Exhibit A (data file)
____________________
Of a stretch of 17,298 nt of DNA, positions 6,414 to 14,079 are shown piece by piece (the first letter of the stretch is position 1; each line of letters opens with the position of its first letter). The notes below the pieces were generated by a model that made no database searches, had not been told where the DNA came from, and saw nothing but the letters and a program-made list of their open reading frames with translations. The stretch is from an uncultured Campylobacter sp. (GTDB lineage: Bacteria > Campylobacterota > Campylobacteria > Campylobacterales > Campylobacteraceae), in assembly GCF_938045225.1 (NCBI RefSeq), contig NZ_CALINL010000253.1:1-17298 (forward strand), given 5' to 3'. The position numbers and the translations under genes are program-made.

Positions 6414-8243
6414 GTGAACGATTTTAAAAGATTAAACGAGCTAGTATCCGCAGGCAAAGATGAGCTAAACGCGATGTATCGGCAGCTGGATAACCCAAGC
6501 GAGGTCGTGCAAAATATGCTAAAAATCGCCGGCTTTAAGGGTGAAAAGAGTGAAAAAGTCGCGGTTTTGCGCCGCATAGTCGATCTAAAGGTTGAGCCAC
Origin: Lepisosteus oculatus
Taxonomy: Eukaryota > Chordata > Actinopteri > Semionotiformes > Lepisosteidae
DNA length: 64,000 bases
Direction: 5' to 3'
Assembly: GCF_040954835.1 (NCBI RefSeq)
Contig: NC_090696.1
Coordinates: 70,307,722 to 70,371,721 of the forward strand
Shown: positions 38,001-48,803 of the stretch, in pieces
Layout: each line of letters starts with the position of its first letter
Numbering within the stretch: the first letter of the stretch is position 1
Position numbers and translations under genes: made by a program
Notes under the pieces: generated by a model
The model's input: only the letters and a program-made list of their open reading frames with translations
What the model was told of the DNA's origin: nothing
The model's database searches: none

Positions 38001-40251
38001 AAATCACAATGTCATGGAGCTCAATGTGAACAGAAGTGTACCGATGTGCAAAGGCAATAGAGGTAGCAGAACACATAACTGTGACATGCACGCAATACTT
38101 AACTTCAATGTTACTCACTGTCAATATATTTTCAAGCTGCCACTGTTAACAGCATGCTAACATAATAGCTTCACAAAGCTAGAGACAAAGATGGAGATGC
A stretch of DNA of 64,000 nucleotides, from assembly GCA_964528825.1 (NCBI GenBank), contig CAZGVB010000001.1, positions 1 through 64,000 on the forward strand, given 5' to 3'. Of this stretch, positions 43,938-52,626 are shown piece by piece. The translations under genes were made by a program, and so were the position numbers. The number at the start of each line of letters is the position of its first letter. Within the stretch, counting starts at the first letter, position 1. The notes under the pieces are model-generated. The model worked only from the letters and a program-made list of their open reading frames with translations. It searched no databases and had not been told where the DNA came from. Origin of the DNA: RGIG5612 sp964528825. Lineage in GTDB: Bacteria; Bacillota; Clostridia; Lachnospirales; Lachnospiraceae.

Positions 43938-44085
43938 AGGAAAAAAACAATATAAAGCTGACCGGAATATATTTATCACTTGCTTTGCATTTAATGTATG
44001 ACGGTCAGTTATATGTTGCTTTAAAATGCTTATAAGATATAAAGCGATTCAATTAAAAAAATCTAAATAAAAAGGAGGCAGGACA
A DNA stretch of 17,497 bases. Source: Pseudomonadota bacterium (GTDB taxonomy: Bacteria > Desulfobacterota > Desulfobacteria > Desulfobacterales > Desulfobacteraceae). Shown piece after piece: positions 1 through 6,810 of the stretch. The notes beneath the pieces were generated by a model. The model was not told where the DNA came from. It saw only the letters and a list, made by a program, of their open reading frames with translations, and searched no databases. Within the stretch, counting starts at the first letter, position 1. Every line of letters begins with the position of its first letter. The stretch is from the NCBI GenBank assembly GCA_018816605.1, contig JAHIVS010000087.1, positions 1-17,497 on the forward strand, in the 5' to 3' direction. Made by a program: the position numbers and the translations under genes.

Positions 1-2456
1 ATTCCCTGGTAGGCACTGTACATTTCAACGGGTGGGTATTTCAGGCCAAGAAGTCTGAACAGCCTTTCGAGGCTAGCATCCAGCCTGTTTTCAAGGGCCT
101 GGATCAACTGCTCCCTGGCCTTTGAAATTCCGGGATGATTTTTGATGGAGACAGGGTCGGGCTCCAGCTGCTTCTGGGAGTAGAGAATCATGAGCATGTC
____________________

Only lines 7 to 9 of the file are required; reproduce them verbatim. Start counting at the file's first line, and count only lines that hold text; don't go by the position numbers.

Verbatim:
DNA length: 64,000 bases
Direction: 5' to 3'
Assembly: GCF_040954835.1 (NCBI RefSeq)